Could your teen be the next Stephen Wozniak?

When I was at school, the most exciting sentence a teacher could utter was “we’re off to the ICT room”. Inside the unparalleled, mystifying four walls, sat a selection of hench PCs that most 5-year-olds now wouldn’t sniff twice at. But let’s just say, I came out of primary school able to rival Piet Mondrian, as well as an expert in selecting the most glorious word art. Who says schools don’t provide you with an important collection of life skills, aye?

Compared to my parents – who probably believe a space bar is a form of intergalactic chocolate – I’m not all that bad at using the latest tech. I’m no coder, hacker or Tim Berners-Lee, but I can work my way around the average smartphone. If we look to kids today, they’re pretty much born with the most current iPhone attached to their umbilical cord. Ouch.

So unsurprisingly, there is a Cyber Schools Programme for certain pupils to develop security skills, to use in the real world. A scheme lead by the Department of Culture, Media and Sport, will see 14-18-year-olds tackling intensive cybersecurity training and mentoring, aside from the mandatory lessons they’re currently taught. The government aspires to have 5,700 teens trained by 2021, and it is costing up to £20 million, according to a press release from GOV.UK.

Alongside this, National Cyber Roadshows began traveling around the South of England at the beginning of 2018.

Debbie Tunstall Head of Education Programmes, Cyber Security Challenge UK stated that “Cyber Security Challenge UK is committed to enabling, educating and supporting young people to become cyber security professionals and ultimately end that skills gap”.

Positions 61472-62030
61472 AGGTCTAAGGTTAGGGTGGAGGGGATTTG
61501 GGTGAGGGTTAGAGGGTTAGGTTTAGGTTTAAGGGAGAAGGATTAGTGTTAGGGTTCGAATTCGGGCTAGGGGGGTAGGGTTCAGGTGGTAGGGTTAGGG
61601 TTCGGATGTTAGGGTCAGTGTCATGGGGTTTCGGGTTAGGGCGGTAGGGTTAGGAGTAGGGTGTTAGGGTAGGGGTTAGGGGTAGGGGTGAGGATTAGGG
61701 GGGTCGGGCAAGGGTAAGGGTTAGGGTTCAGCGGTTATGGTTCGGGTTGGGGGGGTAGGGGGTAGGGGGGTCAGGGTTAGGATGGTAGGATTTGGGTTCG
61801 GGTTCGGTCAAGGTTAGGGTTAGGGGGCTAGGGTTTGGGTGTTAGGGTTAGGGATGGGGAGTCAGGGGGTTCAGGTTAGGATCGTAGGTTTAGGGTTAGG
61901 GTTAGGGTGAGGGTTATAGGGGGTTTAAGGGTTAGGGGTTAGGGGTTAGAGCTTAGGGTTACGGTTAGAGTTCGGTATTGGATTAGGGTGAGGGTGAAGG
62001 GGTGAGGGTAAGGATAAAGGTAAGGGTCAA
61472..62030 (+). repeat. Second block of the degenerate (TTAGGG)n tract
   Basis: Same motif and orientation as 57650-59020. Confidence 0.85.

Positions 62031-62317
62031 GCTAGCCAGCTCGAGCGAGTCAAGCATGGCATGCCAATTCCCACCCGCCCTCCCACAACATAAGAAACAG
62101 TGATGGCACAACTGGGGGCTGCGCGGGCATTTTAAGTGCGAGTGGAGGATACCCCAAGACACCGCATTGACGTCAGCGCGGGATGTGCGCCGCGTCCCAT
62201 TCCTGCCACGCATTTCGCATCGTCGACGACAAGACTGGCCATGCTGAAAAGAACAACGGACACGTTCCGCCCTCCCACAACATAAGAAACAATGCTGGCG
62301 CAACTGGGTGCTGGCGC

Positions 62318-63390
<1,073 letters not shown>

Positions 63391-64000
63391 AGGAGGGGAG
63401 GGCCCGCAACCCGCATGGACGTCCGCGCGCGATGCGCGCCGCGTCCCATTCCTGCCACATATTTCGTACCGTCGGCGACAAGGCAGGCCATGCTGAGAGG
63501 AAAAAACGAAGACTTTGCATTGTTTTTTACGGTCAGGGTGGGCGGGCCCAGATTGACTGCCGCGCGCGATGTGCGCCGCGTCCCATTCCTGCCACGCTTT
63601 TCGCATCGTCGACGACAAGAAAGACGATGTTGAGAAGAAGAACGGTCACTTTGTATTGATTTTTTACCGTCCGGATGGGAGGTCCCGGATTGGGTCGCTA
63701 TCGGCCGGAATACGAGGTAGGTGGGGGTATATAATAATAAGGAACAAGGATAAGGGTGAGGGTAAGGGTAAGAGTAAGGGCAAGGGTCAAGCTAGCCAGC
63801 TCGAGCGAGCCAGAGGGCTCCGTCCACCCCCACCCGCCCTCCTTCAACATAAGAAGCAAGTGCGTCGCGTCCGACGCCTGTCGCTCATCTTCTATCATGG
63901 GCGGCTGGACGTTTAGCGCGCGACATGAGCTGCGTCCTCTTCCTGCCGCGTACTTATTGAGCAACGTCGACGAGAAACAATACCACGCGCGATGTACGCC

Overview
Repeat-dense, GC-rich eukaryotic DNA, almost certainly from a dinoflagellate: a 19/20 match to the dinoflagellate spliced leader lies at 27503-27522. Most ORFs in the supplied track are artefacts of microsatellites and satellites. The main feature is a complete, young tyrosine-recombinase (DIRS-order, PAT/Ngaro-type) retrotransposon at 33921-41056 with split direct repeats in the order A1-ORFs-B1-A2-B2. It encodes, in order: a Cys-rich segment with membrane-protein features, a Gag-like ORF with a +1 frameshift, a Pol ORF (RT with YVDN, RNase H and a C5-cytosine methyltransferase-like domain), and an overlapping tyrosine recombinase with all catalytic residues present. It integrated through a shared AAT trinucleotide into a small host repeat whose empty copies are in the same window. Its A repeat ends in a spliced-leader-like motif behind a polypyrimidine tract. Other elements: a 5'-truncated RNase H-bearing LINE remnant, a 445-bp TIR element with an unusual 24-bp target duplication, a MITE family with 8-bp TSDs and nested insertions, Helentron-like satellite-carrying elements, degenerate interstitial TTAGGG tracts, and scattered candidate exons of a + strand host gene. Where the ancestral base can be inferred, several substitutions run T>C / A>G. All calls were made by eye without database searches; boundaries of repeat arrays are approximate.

By targeting children aged 10-14, the skills learnt could peak interests of youthful minds, who eventually might end up providing your company with the top-notch cyber security you need.

Why is it imperative we create an army of cyber geniuses for the future? Figures from Tech Partnership exhibit that there are already 58,000 cyber security specialists, with the sector bringing £22 billion to the UK’s economy. Although to keep the ball rolling, we need brainpower from the young members of society.

Ironically, where students are being taught is a place all too familiar to our BFF, the hacker. According to Symantec, schools are also in need of tighter controls when it comes to their cyber security. Back in 2016, schools were the third most breached sector, they’re seen as ‘ill-equipped’, and easy targets to hackers.

But, who would want to hack into a school’s server? Sensitive data such as medical records, goes for top dollar on the dark web. I know what you’re thinking, what sicko would want access to a random kid’s private information? Well, let’s just say it doesn’t get called dark because of its innocent content.

Alike the next-gen technology Cisco and eaziSecurity provide for their customers, we need the next-gen of forward-thinking techies with revolutionary ideas, to keep up with the ever changing cyber-tides.